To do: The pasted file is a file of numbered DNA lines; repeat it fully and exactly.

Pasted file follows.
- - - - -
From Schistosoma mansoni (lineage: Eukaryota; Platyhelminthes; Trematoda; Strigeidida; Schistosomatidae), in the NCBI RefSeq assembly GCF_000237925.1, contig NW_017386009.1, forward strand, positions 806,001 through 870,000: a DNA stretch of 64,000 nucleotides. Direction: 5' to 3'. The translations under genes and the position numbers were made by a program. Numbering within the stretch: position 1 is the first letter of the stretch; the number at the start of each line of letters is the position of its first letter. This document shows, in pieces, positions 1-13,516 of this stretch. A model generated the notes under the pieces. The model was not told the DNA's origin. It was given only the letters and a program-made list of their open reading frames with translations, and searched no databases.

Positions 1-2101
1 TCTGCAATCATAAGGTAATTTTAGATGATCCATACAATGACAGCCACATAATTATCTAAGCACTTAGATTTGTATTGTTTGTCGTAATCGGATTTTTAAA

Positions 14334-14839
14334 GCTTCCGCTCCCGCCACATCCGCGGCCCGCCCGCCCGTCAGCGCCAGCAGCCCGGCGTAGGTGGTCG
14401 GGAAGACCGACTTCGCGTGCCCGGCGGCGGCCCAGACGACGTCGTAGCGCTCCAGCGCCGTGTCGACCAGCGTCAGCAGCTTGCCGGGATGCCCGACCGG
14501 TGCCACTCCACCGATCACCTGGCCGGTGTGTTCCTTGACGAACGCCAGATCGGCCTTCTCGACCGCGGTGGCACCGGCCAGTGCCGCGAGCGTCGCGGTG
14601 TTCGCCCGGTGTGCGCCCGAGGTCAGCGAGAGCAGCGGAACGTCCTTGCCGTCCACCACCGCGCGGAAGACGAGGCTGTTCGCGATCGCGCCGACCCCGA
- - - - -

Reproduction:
From Schistosoma mansoni (lineage: Eukaryota; Platyhelminthes; Trematoda; Strigeidida; Schistosomatidae), in the NCBI RefSeq assembly GCF_000237925.1, contig NW_017386009.1, forward strand, positions 806,001 through 870,000: a DNA stretch of 64,000 nucleotides. Direction: 5' to 3'. The translations under genes and the position numbers were made by a program. Numbering within the stretch: position 1 is the first letter of the stretch; the number at the start of each line of letters is the position of its first letter. This document shows, in pieces, positions 1-13,516 of this stretch. A model generated the notes under the pieces. The model was not told the DNA's origin. It was given only the letters and a program-made list of their open reading frames with translations, and searched no databases.

Positions 1-2101
1 TCTGCAATCATAAGGTAATTTTAGATGATCCATACAATGACAGCCACATAATTATCTAAGCACTTAGATTTGTATTGTTTGTCGTAATCGGATTTTTAAA

Positions 14334-14839
14334 GCTTCCGCTCCCGCCACATCCGCGGCCCGCCCGCCCGTCAGCGCCAGCAGCCCGGCGTAGGTGGTCG
14401 GGAAGACCGACTTCGCGTGCCCGGCGGCGGCCCAGACGACGTCGTAGCGCTCCAGCGCCGTGTCGACCAGCGTCAGCAGCTTGCCGGGATGCCCGACCGG
14501 TGCCACTCCACCGATCACCTGGCCGGTGTGTTCCTTGACGAACGCCAGATCGGCCTTCTCGACCGCGGTGGCACCGGCCAGTGCCGCGAGCGTCGCGGTG
14601 TTCGCCCGGTGTGCGCCCGAGGTCAGCGAGAGCAGCGGAACGTCCTTGCCGTCCACCACCGCGCGGAAGACGAGGCTGTTCGCGATCGCGCCGACCCCGA